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This is what has been attempted by the Ferry laws in France. The high rates of atheists and agnostics in France are a consequence of these laws, which made education mandatory and reduced the influence of the Catholic church on education.

However, I do not think it raised the sanity line in other domains, and it had bizarre effects, such as an important part of the population which say they belong to a religion but do not believe in any god.

In my experience, the process of research does not correspond to what you're describing. First, you find something interesting which could be made into a paper. The first thing you do at this point is speaking about it to other researchers, more or less formally (face-to-face discussion, email, formal presentation). Only after having got some feedback, you begin to write a draft. Then, you publish this draft on your personal website at the same time you send it to a journal for review. You get feedback both from the official reviewers and readers of your site.

So it adresses point 10 : the bottom line is presented first on the paper, but it was not written first (hopefully, at least). It is presented first to readers, but you can always choose to skip it. I mainly use abstracts to actually understand what the paper is about, because titles are not always clear.

It also adresses point 1 : sure, the time lag for publishing a paper is huge, but people have an access to it very early, and as Lukeprog said, it shows that you are at least willing to submit your ideas to review.

And finally, for point 2, more and more people publish a version of their papers on their websites, at least before publication. More generally, journals have come under heavy attacks, and the current model of expensive journals may not last long.

That said, I also think that there are problems with the way papers are published (points 4, 5 and 11 seem most problematic).

Whoops... I can't believe I missed that. You are obviously right.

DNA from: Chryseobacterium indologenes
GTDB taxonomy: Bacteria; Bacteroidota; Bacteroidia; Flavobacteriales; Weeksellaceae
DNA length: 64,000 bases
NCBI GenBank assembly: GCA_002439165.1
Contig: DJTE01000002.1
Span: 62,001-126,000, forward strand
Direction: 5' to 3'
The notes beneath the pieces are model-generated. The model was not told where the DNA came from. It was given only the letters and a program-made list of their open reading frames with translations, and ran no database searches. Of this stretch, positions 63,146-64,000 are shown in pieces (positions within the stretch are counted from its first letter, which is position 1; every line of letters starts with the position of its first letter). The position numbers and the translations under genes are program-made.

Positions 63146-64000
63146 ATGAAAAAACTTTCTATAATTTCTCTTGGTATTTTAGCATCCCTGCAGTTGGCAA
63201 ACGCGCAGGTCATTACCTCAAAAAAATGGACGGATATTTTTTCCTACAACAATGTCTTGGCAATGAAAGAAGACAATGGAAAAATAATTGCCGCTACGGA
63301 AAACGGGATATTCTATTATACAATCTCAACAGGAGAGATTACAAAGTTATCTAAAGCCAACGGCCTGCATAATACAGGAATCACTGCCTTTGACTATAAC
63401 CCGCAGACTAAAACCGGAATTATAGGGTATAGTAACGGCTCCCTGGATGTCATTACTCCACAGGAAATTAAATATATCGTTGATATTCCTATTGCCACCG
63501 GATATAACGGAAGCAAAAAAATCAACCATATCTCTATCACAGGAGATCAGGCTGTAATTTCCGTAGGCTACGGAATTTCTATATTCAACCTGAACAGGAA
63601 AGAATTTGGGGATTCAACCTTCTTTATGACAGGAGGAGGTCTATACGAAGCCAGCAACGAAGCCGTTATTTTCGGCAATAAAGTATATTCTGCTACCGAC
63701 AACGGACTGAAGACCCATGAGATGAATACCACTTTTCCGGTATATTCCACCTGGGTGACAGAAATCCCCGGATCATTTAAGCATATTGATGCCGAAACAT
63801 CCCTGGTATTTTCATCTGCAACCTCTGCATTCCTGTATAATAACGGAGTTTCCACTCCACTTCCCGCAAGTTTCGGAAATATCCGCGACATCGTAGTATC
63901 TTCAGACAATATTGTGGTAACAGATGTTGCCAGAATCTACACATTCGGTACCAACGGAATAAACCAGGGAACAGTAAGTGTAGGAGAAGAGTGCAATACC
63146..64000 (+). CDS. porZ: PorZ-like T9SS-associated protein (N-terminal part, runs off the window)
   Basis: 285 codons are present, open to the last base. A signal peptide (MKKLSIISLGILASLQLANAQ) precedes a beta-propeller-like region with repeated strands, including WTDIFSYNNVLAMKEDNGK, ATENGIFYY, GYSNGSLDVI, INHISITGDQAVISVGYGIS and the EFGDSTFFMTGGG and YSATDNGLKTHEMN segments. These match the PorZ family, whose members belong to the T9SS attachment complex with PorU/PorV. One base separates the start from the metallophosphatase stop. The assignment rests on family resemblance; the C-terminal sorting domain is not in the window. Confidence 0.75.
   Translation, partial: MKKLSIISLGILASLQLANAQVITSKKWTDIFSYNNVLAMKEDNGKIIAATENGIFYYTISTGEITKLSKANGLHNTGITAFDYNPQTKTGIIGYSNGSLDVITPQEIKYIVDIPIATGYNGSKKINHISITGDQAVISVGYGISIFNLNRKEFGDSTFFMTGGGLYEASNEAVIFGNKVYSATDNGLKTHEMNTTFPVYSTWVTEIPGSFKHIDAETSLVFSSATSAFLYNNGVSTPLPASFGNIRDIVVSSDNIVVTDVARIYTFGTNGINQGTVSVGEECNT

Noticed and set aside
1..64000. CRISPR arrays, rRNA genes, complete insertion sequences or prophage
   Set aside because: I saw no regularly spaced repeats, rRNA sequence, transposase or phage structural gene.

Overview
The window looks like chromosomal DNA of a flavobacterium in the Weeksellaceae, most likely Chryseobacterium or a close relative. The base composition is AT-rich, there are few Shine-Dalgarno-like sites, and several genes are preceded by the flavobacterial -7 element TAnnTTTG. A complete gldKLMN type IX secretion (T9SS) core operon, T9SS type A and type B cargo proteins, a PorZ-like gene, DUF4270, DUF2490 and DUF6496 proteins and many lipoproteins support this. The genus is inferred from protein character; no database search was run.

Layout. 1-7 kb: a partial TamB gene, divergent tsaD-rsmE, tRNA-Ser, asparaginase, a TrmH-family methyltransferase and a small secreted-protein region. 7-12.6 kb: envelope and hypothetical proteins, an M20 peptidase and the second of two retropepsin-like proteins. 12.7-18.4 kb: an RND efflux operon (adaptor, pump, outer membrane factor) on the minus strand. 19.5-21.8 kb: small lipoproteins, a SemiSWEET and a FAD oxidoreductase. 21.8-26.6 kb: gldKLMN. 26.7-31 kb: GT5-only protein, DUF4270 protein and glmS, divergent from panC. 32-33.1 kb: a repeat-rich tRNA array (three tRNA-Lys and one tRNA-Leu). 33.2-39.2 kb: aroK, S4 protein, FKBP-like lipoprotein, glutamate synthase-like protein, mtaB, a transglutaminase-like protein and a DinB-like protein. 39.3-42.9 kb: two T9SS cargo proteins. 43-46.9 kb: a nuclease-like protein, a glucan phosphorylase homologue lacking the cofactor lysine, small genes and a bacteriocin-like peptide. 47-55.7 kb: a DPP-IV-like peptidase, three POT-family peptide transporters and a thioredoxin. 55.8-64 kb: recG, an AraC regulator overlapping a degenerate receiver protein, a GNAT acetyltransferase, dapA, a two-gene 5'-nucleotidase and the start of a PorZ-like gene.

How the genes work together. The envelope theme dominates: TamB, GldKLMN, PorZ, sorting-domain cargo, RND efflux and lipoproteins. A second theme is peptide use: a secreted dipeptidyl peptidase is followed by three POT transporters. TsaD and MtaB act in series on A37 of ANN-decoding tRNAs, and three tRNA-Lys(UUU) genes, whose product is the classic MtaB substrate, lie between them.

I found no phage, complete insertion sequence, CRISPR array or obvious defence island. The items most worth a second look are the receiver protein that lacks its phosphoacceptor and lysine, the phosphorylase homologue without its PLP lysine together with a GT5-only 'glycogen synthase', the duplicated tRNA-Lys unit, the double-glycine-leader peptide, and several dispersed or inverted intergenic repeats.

You forgot to correct an instance of this :

The joint system (X,Y,Z) only has 16 possible states - since Z is just the question "Are X+Y even or odd?" - so H(X,Y,Z) = 4 bits.

I find it particularly disturbing because in this instance, X+Y is always even...

Why is it important that there is a deterministic breaking rule ? When you would like random numbers, isn't it always better to have a distribution as close as random as possible, even if it is pseudo-random ?

That question is perhaps stupid, I have the impression that I am missing something important...

I don't understand the special role of box 1 in Problem 2. It seems to me that if Omega just makes different choices for the box in which to put the money, all decision theories will say "pick one at random" and will be equal.

In fact, the only reason I can see why Omega picks box 1 seems to be that the "pick at random" process of your TDT is exactly "pick the first one". Just replace it with something dependant on its internal clock (or any parameter not known at the time when Omega asks its question) and the problem disappears.

This is a strategy that I sometimes implement and I think it should be used more often, be it only because it allows friends of friends to meet or get to know one another better and that makes nicer social networks.

However, I wonder if it can be taken too far. If everybody routinely makes this sort of demands, won't people stop to answer them ? Is this technique successful partly because it is not widely used ?